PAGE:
Woot! Here comes Round 13, the final round of QLFC! Ahhh! My team is probably going to the finals too, I'm so stoked y'all. :D Anywho, the prompt this round was to do whatever we wanted (hoorayyyy) and I had these optional prompts:

1. No spells can be cast or mentioned in the story

2. echo

3. 'Photograph' by Ed Sheeran.

:D Love you guys! I'm off to bury myself in Great Deeds, now. I'm...uh...a bit behind.

Loving can hurt sometimes
You know it can get hard sometimes
It is the only thing that makes us feel alive
We keep this love in a photograph
We made these memories for ourselves
Where our eyes are never closing
Hearts are never broken
And time's forever frozen still

16 May 1998

The clock on her bedside table showed half past two in the morning, but Ginny wasn't tired. She couldn't even bring herself to close her eyes, which, for the last two weeks, had afforded her nothing but heart-pounding panic and jarring pictures in her mind's eye. Her gaze wandered across her darkened bedroom to the tiny window. Outside, she could see rainwater dripping from the eaves; the storm had passed over quickly, and she'd been awake for all of it. Everyone else would wake up tomorrow surprised that there had been any rainfall at all.

There was a faint rustling noise from the shelf below the window; Arnold the Pygmy Puff was a bit restless too, it seemed.

Suddenly, Ginny felt far too warm; she rolled onto her back and kicked off her blankets down to the end of her bed and lay still for a long moment. She rested one hand on her stomach, twisting the end of a strand of her long hair around her fingertip as she stared up at the dark ceiling.

Slowly, without her really noticing at first, the soft, steady ticking of the clock began to seep into the corners of her consciousness, and she began to count the ticks. One… two…three…five…ten….thirty…

Her mind began to divide the ticking that was now echoing in her brain into segments of a clock face, which she could almost see hovering above her bed; she turned these into minutes and hours and stacked them one on top of the other, and she found herself thinking about how many minutes had passed since Fleur had pulled her away from Tonks' still, unmoving body, half-buried in rubble. How many seconds had it been since she had held up her wand and helped her brothers move the freshly dug pile of earth to cover Fred's coffin?

Now Ginny couldn't stop counting. She realized abruptly that she was now twirling her hair rhythmically to the ticking of the clock, and she couldn't bear it for a second longer. She sat up and wiped away the tears that had slid from the corners of her eyes into her hair, deciding that she had to do something other than lie alone in the dark.

There came a doleful squeak from Arnold's cage, but Ginny ignored him, starting to pace back and forth. She wiped at her nose and used her Holyhead Harpies shirt to dry her eyes, sniffling miserably.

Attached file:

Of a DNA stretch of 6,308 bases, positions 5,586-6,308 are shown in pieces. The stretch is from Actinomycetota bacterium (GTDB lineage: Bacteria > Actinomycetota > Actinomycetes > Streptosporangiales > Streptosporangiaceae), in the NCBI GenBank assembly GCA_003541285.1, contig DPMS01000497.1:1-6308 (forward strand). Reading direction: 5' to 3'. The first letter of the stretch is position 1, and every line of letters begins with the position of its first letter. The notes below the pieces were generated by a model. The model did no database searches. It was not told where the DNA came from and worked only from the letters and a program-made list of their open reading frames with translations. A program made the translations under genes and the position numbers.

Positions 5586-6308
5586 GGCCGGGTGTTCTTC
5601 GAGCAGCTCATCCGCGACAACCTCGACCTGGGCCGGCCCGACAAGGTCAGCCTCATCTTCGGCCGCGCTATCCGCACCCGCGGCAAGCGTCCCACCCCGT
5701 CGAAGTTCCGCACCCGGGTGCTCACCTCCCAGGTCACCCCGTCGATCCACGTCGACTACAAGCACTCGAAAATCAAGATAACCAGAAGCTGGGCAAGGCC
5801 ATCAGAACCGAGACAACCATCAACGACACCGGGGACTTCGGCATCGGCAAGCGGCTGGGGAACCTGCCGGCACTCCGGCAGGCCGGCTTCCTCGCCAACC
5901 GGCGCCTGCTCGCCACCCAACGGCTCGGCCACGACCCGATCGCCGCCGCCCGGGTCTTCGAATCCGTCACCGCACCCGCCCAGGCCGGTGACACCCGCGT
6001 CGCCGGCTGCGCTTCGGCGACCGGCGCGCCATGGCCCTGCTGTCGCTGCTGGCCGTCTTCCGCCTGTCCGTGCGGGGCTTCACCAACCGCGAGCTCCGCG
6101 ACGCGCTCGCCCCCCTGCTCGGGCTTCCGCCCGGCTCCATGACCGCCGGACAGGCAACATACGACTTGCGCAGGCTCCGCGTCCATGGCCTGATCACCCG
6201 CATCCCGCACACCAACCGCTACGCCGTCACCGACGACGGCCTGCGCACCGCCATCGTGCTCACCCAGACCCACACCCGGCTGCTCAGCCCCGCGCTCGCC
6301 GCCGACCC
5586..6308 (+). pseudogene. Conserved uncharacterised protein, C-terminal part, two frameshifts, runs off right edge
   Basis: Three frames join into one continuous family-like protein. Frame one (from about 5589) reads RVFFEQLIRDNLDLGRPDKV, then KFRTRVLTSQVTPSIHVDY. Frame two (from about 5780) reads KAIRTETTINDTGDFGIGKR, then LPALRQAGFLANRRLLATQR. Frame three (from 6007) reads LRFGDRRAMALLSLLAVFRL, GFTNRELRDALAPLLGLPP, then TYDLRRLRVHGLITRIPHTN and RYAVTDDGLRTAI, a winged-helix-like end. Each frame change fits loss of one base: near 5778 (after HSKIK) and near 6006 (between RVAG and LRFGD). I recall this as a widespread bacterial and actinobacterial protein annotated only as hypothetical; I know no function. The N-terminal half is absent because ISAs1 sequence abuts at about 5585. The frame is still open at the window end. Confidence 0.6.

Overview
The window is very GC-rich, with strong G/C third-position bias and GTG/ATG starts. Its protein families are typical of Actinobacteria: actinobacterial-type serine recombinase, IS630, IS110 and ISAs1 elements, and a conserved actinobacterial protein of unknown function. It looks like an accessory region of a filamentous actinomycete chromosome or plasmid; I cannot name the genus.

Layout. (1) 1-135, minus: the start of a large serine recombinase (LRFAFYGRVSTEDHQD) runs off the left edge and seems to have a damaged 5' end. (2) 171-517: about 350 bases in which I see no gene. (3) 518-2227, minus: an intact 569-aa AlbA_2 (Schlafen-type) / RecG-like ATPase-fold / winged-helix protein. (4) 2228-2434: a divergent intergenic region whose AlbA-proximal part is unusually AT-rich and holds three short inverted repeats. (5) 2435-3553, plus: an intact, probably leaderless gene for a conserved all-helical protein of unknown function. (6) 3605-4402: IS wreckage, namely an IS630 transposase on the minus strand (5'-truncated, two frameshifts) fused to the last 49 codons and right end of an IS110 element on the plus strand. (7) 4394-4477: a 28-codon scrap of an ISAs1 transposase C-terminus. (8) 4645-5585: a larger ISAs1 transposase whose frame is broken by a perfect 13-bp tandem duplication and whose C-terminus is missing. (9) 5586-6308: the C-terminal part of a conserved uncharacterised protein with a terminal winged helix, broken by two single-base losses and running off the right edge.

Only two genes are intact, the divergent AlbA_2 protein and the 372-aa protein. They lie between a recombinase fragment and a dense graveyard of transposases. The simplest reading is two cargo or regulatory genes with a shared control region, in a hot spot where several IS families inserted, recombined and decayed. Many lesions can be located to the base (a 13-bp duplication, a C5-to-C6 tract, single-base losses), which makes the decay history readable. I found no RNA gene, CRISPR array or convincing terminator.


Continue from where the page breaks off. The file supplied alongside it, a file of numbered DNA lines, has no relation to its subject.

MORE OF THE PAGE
"Come on, come on," she murmured to herself, twisting her hands painfully together, trying to force her brain to focus on anything but the deafening ticking of her clock, which was now, she believed, beginning to drive her mad. Ginny froze on the spot, staring at the clock for a moment—and then in a single motion, she leapt at it and flung it to the floor.

The clock gave a satisfying sound of metallic gears and springs snapping apart, and then it was quiet. Ginny closed her eyes and dug the heels of her palms against them, pressing as hard as she could without making herself black out.

"Okay," she muttered, sniffling, after nearly a full minute—which felt like an hour. She opened her bedroom door, thinking that if nothing else, she could get a glass of water and try to calm down. She brushed the back of her wrist roughly underneath her eyes again and walked quietly out onto the landing, heading for the stairs.

She was halfway across the living room when she heard a rustle, and her own reflexes caught her off guard; she had dropped to the ground and covered her head before she finally realized that the noise was only Hermione, who was now talking to her.

"Ginny—Ginny, I'm sorry," she whispered. "I didn't mean to scare you!"

Shaking violently, Ginny allowed Hermione to help her get up. "Y-you're lucky I didn't have my wand," she gasped as Hermione brought her over to the sofa.

Hermione's recently cut hair (it had been badly burned) was tied up and away from her face, which was still as thin and pale as it had been two weeks ago, when Ginny had seen her for the first time in months. Her eyes were ringed with dark circles, and she was biting her lip anxiously. "I really didn't mean to frighten you," she said. "I'm sorry…"

"I'm fine," Ginny said, smiling at her and hoping that only she could hear the way her heart was pounding. "Really. No problem. I just didn't think anyone was awake." Hermione looked skeptical, but Ginny ignored her. "What are you doing up?"

Hermione didn't respond right away, but sat back against the sofa and tucked a strand of hair behind her ear. "I…I must not be used to having a room to myself, after all this time," she said after a few moments. She looked sideways at Ginny. "It was too quiet in Bill's room."

Ginny nodded, drawing her knees up to her chest. "It was too loud in mine," she mumbled into her kneecaps.

"I heard a noise…are you all right?" Hermione asked. She reached out and put her hand on top of Ginny's head.

Ginny nodded. "Mhmm." She cleared her throat. "I knocked over my clock."

Out of the corner of her eye, she saw Hermione nod. "All right."

"All right what?" Ginny snapped, suddenly irritable.